During the debates leading up to the 1983 pastoral letter of the bishops of the United States on nuclear weapons, “The Challenge of Peace,” the great churchman Archbishop Philip Hannan of New Orleans said that many of the bishops were uninformed. I paraphrase, because the archbishop himself used much more colorful language, honed by years of [...]

As the recent Starbucks red cup dustup shows, boycotts and rumors of boycotts will always be with us.  It seems like there never really was any active Starbucks boycott over the cups, and one wonders if the whole thing was simply a public relations ploy. However, there are many actual current boycotts. A quick search [...]

Since the release of a Pew Research Center report last spring on the “Changing Religious Landscape,” media outlets have suggested that the declines in Church affiliation indicate that the United States is becoming a nation that has given up on God.  NPR claims that Americans—especially young Americans—have lost their faith.  Now, a study reported in [...]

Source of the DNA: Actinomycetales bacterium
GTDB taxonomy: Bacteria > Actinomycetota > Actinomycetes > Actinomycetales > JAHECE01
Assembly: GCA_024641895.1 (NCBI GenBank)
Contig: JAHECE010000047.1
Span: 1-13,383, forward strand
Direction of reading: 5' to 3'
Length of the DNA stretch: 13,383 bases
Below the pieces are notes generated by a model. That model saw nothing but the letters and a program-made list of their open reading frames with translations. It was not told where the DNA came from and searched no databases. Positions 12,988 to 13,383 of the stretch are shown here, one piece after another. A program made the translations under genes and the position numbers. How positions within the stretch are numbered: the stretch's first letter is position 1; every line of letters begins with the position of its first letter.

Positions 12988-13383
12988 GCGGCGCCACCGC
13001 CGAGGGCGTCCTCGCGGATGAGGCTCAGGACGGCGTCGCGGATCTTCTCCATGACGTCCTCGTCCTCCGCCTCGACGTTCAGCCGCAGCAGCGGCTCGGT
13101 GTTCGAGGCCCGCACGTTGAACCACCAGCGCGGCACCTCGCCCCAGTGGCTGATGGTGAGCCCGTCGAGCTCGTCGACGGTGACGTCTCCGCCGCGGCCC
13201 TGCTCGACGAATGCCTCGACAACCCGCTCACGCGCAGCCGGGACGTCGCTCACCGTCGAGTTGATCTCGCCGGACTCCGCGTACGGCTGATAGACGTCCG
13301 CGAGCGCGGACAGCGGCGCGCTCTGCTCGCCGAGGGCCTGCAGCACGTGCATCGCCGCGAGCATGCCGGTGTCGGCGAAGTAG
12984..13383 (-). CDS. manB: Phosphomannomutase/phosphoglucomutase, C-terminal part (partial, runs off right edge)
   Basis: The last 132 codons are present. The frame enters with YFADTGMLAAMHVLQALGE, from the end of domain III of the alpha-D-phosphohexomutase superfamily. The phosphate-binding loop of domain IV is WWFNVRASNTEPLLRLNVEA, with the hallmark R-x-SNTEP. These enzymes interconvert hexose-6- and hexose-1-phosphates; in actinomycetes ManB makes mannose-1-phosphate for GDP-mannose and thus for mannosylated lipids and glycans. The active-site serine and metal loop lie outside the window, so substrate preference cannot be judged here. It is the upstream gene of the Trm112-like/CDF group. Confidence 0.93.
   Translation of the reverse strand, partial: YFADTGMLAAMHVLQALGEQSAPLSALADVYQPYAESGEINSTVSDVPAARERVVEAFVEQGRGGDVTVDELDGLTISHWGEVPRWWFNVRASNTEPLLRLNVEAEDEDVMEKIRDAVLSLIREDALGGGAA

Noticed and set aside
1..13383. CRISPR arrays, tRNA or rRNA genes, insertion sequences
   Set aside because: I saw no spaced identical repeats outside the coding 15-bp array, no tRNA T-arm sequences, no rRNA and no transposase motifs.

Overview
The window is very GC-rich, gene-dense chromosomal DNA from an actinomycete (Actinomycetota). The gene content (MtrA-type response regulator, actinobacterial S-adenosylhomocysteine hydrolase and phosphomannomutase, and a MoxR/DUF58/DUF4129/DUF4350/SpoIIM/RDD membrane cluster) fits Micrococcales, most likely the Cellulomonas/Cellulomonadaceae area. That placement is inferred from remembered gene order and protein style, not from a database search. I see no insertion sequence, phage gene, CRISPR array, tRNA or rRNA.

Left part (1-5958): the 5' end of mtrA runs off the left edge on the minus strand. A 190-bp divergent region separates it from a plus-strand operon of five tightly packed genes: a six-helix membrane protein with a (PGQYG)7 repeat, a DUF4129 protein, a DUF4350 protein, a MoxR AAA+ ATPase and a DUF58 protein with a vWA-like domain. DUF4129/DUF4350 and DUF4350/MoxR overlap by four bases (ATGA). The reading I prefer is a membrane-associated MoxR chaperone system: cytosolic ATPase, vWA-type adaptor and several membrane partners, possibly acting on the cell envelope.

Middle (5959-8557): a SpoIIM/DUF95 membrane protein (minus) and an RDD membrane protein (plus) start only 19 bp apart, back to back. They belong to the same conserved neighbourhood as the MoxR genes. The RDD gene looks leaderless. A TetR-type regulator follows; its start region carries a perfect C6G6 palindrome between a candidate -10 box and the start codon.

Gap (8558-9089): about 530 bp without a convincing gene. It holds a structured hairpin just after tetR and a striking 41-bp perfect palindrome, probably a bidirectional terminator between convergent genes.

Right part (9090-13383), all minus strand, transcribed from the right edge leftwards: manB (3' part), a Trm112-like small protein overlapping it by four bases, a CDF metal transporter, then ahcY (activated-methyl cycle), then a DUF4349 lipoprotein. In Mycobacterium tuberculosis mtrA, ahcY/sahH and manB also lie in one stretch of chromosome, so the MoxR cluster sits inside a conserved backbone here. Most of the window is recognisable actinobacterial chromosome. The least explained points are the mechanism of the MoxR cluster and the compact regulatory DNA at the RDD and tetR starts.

While students have caused a ruckus on several campuses in recent days, one particularly noisy and increasingly popular student coalition has made itself heard locally and nationally.  Collectively called The University of Missouri’s “Student 1950,” they bear a name meant to commemorate the year the first black students were admitted to MU. While all of the [...]

Events of recent memory have left my head spinning in disbelief—“Caitlyn," same-sex so-called "marriage," three women "marrying" in South America, and, yes, "gay Catholics" and "chaste gay couples." With me, you may wonder how all this has emerged in a short few decades of social upheaval. I may have an answer: Society has constructed an [...]

The Canadian painter Alex Colville (1920-2013) was that most curious of artistic hybrids, both a realist and a modernist. Art critic Jeffrey Myers, in an article entitled “Dangerously Real,” called Colville “one of the greatest modern realist painters.” Colville’s paintings reproduce ordinary objects, people, scenes—indeed the more ordinary, the better—with near-photographic realism. Each of his [...]

“The essential architecture, if you will, of the struggle between good and evil in our times has grown ever more intense, and the warnings I sought to convey through the novel remain no less urgent.”  ∼ Michael O’Brien, Preface, Elijah in Jerusalem “Do you remember what happened to Elijah?... On Horeb, he (Elijah) would get [...]